All peanut butter is made by a similar process, first the raw, shelled peanuts are roasted and cooled, and then they are blanched to remove the skins. Some manufacturers split the kernels and remove the heart of the peanuts as well. The blanched peanut kernels are electronically sorted or handpicked one last time to be sure only good, wholesome kernels are used in the peanut butter.
The peanuts are ground, usually through two grinding stages to produce a smooth, even textured spread. The peanuts are heated during the grinding to about 170ºF. Once the emulsifiers are added and mixed, the butter is cooled rapidly to about 120ºF or below. This cooling crystallizes the emulsifiers, thus trapping the peanut oil that was released by the grinding. To make crunchy peanut butter, the manufacturer will add peanut granules to the creamy butter. (Source: The Great American Peanut.)
Homemade peanut butter is easy to make using an electric blender or food processor. The longer the blending, the softer the peanut butter will be. The peanut butter should be stored in a tightly closed container in the refrigerator. Stir to mix the oil before using.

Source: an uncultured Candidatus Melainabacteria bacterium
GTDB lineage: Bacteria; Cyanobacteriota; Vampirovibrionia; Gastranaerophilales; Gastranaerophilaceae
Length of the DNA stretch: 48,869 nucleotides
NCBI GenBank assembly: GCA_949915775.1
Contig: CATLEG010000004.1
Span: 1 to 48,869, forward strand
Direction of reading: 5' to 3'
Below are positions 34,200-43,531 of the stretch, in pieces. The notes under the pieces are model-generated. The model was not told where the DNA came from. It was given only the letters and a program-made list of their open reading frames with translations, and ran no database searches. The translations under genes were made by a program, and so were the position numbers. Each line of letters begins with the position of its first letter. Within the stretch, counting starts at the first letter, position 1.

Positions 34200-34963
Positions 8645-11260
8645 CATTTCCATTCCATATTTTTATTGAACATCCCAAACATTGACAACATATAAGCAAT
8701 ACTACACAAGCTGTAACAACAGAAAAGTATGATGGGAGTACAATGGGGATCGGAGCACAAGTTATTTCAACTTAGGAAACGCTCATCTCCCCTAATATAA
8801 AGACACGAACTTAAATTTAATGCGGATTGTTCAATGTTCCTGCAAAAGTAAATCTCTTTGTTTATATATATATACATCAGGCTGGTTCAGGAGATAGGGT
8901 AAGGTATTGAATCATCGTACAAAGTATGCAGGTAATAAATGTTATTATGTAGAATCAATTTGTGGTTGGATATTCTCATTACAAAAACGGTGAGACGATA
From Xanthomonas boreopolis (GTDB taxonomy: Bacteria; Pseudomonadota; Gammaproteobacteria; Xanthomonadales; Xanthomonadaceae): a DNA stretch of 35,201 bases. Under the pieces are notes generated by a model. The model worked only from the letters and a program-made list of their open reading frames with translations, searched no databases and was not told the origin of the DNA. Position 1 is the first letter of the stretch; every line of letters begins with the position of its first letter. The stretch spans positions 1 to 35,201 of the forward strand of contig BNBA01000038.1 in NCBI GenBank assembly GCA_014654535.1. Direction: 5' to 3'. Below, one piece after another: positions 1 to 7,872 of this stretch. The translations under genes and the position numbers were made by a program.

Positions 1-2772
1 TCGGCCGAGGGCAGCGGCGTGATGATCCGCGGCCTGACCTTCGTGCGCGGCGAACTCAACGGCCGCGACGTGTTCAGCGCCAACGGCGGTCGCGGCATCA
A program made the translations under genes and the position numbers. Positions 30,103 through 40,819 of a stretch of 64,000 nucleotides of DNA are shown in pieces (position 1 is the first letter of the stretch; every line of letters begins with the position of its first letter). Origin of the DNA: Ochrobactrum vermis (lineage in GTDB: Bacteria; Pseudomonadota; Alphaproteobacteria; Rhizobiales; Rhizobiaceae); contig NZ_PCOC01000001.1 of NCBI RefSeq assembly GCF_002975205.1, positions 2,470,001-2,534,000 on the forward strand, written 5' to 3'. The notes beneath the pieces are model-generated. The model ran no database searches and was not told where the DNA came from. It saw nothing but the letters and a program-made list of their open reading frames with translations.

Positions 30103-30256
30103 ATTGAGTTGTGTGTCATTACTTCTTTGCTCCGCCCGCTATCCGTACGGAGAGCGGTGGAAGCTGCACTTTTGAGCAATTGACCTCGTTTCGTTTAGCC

1 cup roasted, shelled peanuts (with or without red skins)
1½ teaspoons peanut oil
1/4 teaspoon salt (omit salt if salted peanuts are used)
Place ingredients in a blender or food processor, and with the lid secured, blend until the mixture becomes paste-like or spreadable. If necessary, stop the machine and scrape the mixture from the sides of the container to put the mixture back in contact with the blades. Continue blending until the desired consistency is reached. For crunchy peanut butter, add 1/4 cup chopped roasted peanuts after the blending is completed. (Makes approx. 1 cup).
Peanut Butter Cookies
1 cup shortening
1 cup peanut butter
q cup granulated sugar
q cup firmly packed brown sugar
2 eggs, lightly beaten
2½ cups flour
1/2 teaspoon salt
Preheat oven to 400ºF. Beat together until very creamy, the shortening, peanut butter and sugars. Beat in the eggs, and then stir in the dry ingredients with a spoon. Roll into small balls, place on cookie sheets, dip the tines of a fork in flour and flatten the rolls in a criss -cross pattern. Bake at 400ºF for 10 to 12 minutes.
Peanut Butter Cupcakes
1 package yellow cake mix
Ingredients needed to make cake (oil, eggs, water, etc.)
½ cup chunky peanut butter